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Friday, January 02, 2004  
In Authenti City
Increasingly it seems as though Mark Beaumont’s witlessly hyperbolic prose is the guiding voice of the NME. I guess this has something to do with him being head staff writer. Oh god. He came out of fanzine-land, didn’t he? No wonder every piece of two-bit garage rock he reviews bleeds with the holy ghost of rock n roll or sets fire to your cerebral cortex with white-hot guitar lines from the dusty basin of inbred Texas or shags your brain, smokes your fags, steals your soul and upsets your mother or lights up the night sky with incandescent psych-rock frenzy and terrifies old ladies with rabid wolf-howls or some such utter titwitch nonsense. I wonder just how much influence he has had over NME’s current utter terror of anything slightly technological or rhythmic?

Earlier tonight I listened to Odeley for probably the first time in three years. It was never a favourite of mine, probably more because of my slight distaste for Beck than anything to do with the actual record itself, but even I can’t deny that it’s a bloody fine record. Not experimental but… There’s a distracted sense of fun and exploration which is what I assume was mistaken for postmodernism by so many commentators back in 96; not at all avant-garde except in the narrow context of Oasis’ success over the previous 18 months, but idiosyncratic, explicitly contemporary and knowingly pilfering (stealing not just the beats of hip hop, the riffs of funk, the producers of Paul’s Boutique, the authenticity of country [a long-term quest of Beck’s, authenticity – a point which will be addressed later], the [illusion of] nihilism from grunge, but everything from everyone because A; it has no identity of its own, and B; for the next three or four years it would steal the credit from anyone who did anything even remotely similar). In 1996 it was NME’s album of the year (DJ Shadow being second and Orbital being third [what the fuck?! how did this ever happen?!]), following Tricky’s epochal Maxinquaye which claimed the top spot in 1995. And now, in 2003, we get Elephant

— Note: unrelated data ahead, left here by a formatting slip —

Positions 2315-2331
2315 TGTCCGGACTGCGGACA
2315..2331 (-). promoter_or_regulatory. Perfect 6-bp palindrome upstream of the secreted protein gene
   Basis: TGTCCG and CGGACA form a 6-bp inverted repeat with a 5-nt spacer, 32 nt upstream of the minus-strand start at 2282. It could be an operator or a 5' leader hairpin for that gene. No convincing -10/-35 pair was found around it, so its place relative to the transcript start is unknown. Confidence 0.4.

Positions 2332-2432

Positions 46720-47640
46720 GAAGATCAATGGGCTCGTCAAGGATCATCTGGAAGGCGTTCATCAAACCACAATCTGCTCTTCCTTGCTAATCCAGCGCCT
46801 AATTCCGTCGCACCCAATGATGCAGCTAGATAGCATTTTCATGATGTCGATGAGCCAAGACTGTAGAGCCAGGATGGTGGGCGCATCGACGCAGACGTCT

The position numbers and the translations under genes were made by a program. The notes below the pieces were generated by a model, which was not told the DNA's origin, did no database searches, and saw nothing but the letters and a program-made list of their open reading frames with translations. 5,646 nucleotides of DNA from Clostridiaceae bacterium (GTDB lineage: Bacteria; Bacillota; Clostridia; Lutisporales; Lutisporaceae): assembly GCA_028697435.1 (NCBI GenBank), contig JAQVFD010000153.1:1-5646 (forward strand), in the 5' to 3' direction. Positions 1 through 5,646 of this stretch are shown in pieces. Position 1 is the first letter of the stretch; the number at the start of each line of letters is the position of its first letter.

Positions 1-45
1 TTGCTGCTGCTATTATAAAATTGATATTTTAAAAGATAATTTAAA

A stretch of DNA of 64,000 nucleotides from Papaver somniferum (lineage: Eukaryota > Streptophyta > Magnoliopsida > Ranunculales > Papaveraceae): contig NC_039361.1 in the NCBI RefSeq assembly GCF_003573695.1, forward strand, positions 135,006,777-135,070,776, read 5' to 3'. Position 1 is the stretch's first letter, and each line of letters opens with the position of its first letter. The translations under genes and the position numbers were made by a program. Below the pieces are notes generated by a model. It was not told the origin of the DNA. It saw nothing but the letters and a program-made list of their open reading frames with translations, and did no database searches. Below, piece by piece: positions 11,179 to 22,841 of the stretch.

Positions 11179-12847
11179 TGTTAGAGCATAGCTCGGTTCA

Dan Emerson told me he suspects that Jack White isn’t so much obsessed with the blues because he loves the blues, identifies with its emotional clout, feels the struggle of the wronged black man, or whatever, but because he sees it as a signifier for the authentic.

The White Stripes' take on the blues and such isn't self-expression at all. [Jack White] is a man who doesn't love the music he claims to in any meaningful way; it's possession, not love. He's interested in authenticity and self-expression; but has decided that only certain forms of music are capable of facilitating it. So he's moved beyond liking music because it's real and genuine, to liking certain types of music that he identifies with these characteristics. And then he goes further, and creates music of this sort, because he reasons that this is Good Music; and what he creates has nothing to do with who he is, only to do with imitating a twice-removed facsimile of authenticity.
Dan Emerson